I confess the caveat that there is a certain degree of arbitrariness to any probability calculation exercise addressing human behaviour, stemming from the actual irrelevance in a universal sense of just about anything that happens anywhere, ever.

This reflection is not about the proposition posted as a write-up eleven months ago this day -- December 18, 2009 -- in an open letter to Frank J. Tipler. That "open letter," posted here and then broadly replicated on social networking websites and in dozens of forums on faith and on physics across the Internet, challenged the Tulane professor so named to either account for or discount the theological model of pandeism in relation to his Omega Point Theory, and other theological proposals in his works. Instead, this reflection is about the response to it, or more accurately, the lack thereof, and how this might be analyzed and calculated as a mathematical matter. You see, the first great question is whether Professor Tipler -- himself a mathematician (as well as physicist) has even actually been made aware of the challenge posed to him. I posit that, as with all things, there is a calculable mathematical probability that circumstances have brought that posting to the attention of our dear Professor Tipler.

And I will add to this that in addition to the textual E2 posting, a companion piece in video form was contemporaneously uploaded to the YouTube PanDeism Channel, and therefrom has now topped 850 hits. The E2 piece has surpassed 1300 hits, though there is no telling (is there ever?) how many unique and original individual views either has. None of hte other places where either piece was posted provides page-view counts, though posting of links to the YouTube Vid and the E2 node, respectively, would be reflected in the hits recorded on those pages. And, it is enough to humbly assume, I think, that the average reader/viewer of either such item would not have felt compelled to make repeated revisitations. Excesses of repetitive views would require a seriously devoted fan of the piece, which is just silly, and so ought to be discounted. While I can claim with confidence that the outer limit of the number of human brains to have taken in this proposition lies shortly above 2150, the lower limit is a more precarious consideration. Without delving too deeply into the coarse question of eyes on the prize, it is certainly probabilistically safe to presume that not fewer than a thousand individual persons have either read the node or watched the vid.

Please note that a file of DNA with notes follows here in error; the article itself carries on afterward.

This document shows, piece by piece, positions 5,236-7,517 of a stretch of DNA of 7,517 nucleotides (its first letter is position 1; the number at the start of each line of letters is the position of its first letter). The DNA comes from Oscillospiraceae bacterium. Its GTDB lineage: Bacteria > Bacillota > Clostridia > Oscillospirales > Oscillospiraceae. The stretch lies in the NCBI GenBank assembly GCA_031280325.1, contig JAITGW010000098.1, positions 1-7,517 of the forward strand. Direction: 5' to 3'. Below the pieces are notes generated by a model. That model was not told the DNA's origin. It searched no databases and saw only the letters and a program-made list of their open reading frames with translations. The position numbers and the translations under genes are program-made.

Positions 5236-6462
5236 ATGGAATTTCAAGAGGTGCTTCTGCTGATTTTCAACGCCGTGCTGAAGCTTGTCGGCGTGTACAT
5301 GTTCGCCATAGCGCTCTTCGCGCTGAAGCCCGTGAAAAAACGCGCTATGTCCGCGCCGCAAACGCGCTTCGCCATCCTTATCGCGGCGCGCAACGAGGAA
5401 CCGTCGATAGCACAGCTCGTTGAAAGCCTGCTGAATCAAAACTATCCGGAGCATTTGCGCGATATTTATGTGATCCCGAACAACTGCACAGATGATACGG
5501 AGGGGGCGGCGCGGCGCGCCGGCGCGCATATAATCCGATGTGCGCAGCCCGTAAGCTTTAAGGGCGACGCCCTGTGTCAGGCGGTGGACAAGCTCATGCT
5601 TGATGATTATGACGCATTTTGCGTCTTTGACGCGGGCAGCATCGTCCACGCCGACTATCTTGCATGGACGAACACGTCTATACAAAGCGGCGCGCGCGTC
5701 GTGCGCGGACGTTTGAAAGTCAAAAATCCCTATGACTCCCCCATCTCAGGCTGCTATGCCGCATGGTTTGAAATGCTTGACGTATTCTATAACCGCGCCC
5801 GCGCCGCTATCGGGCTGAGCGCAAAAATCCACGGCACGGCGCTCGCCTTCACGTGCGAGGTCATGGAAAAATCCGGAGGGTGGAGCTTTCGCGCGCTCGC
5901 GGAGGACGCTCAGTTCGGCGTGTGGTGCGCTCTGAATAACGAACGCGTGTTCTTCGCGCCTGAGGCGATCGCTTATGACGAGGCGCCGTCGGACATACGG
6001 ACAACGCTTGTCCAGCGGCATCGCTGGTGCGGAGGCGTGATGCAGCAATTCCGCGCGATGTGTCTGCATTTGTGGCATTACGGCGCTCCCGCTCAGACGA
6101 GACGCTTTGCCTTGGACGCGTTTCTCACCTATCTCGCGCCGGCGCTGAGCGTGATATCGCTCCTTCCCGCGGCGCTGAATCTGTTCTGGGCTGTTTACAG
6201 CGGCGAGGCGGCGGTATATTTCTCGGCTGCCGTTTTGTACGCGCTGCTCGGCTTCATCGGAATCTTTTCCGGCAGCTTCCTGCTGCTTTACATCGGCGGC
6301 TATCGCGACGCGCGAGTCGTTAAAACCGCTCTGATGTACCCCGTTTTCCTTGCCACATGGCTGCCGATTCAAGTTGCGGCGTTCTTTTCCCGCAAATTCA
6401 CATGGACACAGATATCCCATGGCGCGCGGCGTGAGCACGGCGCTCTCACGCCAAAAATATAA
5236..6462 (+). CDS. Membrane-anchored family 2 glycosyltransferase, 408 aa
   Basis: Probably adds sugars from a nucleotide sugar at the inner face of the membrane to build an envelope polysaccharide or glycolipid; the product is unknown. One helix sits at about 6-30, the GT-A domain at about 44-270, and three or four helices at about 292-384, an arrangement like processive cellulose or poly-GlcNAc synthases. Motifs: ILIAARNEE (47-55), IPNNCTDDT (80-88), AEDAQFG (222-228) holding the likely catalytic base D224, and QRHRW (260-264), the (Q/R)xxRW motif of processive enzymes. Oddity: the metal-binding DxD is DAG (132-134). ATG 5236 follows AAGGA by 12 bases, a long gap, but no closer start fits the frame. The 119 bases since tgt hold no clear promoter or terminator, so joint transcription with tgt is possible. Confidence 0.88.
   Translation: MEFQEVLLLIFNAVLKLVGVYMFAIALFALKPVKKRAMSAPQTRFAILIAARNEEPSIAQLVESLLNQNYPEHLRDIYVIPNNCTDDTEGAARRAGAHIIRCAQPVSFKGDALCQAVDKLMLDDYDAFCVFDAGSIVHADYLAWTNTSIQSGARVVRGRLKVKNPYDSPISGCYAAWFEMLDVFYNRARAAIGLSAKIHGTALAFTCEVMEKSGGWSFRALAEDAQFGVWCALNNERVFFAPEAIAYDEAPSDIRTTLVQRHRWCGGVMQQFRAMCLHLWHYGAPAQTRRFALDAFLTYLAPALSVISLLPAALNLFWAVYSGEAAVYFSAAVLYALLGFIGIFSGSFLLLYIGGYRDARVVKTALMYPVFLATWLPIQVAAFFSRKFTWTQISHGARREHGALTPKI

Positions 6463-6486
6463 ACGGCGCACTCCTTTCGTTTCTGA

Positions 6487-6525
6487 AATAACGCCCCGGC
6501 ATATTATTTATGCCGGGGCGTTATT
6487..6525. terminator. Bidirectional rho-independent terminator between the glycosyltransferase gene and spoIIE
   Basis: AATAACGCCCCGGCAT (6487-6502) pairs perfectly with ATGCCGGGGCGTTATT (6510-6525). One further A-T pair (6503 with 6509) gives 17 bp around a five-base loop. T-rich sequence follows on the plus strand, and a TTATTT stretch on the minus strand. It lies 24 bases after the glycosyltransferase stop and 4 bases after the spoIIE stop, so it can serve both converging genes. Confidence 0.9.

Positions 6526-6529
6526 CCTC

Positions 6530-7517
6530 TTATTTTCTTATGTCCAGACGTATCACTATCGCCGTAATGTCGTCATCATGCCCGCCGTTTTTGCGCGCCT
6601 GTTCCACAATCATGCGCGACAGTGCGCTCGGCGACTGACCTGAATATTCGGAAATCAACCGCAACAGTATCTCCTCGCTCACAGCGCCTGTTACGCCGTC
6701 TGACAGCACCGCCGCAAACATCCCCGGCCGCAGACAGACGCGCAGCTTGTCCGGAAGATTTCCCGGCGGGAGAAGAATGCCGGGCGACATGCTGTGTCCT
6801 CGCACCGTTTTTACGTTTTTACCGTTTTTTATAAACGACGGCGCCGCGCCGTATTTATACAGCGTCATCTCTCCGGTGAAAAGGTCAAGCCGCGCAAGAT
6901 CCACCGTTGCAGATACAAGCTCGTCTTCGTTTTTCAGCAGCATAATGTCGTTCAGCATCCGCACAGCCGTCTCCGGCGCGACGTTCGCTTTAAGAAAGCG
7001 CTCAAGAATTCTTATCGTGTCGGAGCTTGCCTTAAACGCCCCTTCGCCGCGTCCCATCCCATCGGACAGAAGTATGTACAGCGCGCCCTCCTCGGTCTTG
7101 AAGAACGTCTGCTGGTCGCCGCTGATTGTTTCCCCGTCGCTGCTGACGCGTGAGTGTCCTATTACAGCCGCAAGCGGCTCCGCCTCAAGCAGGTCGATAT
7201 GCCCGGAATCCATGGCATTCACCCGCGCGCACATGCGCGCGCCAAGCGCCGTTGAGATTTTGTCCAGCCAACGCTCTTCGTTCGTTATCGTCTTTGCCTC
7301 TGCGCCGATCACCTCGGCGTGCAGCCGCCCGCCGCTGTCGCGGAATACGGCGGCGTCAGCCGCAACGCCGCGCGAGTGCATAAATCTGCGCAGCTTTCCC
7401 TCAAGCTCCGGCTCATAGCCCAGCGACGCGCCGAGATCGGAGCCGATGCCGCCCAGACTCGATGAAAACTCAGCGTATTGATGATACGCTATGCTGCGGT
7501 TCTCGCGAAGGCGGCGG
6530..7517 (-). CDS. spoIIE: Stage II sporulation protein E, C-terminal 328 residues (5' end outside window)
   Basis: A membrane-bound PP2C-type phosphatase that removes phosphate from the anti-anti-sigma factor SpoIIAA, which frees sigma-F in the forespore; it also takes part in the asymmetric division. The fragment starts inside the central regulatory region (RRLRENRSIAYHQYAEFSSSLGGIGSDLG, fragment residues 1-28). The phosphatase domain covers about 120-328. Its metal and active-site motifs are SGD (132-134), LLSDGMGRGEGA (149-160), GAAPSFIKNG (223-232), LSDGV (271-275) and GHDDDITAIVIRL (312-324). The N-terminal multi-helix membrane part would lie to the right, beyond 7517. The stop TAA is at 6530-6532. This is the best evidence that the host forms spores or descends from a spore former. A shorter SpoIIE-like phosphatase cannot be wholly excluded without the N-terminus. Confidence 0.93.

Grouping and Googling